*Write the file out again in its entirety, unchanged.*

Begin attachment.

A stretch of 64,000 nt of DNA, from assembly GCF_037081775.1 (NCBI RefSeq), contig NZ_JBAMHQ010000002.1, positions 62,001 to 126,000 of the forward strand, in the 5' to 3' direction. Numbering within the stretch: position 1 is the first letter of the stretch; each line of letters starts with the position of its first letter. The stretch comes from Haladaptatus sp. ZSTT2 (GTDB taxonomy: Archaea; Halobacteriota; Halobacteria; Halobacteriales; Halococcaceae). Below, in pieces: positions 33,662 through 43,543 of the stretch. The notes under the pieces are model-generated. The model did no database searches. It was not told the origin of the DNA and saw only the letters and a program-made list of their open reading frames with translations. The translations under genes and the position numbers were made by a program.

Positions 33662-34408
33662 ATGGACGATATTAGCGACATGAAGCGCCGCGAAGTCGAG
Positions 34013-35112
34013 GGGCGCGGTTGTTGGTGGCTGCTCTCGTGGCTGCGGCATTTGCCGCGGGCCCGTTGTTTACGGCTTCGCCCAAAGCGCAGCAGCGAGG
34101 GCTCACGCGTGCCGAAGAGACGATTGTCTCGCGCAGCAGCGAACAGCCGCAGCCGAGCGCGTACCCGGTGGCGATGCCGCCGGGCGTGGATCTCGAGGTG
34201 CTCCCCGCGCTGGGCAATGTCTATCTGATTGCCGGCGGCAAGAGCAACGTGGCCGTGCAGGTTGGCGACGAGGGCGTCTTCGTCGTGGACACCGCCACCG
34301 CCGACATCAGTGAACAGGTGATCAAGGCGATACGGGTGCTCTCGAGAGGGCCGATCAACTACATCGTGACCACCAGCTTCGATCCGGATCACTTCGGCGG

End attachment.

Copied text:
A stretch of 64,000 nt of DNA, from assembly GCF_037081775.1 (NCBI RefSeq), contig NZ_JBAMHQ010000002.1, positions 62,001 to 126,000 of the forward strand, in the 5' to 3' direction. Numbering within the stretch: position 1 is the first letter of the stretch; each line of letters starts with the position of its first letter. The stretch comes from Haladaptatus sp. ZSTT2 (GTDB taxonomy: Archaea; Halobacteriota; Halobacteria; Halobacteriales; Halococcaceae). Below, in pieces: positions 33,662 through 43,543 of the stretch. The notes under the pieces are model-generated. The model did no database searches. It was not told the origin of the DNA and saw only the letters and a program-made list of their open reading frames with translations. The translations under genes and the position numbers were made by a program.

Positions 33662-34408
33662 ATGGACGATATTAGCGACATGAAGCGCCGCGAAGTCGAG
Positions 34013-35112
34013 GGGCGCGGTTGTTGGTGGCTGCTCTCGTGGCTGCGGCATTTGCCGCGGGCCCGTTGTTTACGGCTTCGCCCAAAGCGCAGCAGCGAGG
34101 GCTCACGCGTGCCGAAGAGACGATTGTCTCGCGCAGCAGCGAACAGCCGCAGCCGAGCGCGTACCCGGTGGCGATGCCGCCGGGCGTGGATCTCGAGGTG
34201 CTCCCCGCGCTGGGCAATGTCTATCTGATTGCCGGCGGCAAGAGCAACGTGGCCGTGCAGGTTGGCGACGAGGGCGTCTTCGTCGTGGACACCGCCACCG
34301 CCGACATCAGTGAACAGGTGATCAAGGCGATACGGGTGCTCTCGAGAGGGCCGATCAACTACATCGTGACCACCAGCTTCGATCCGGATCACTTCGGCGG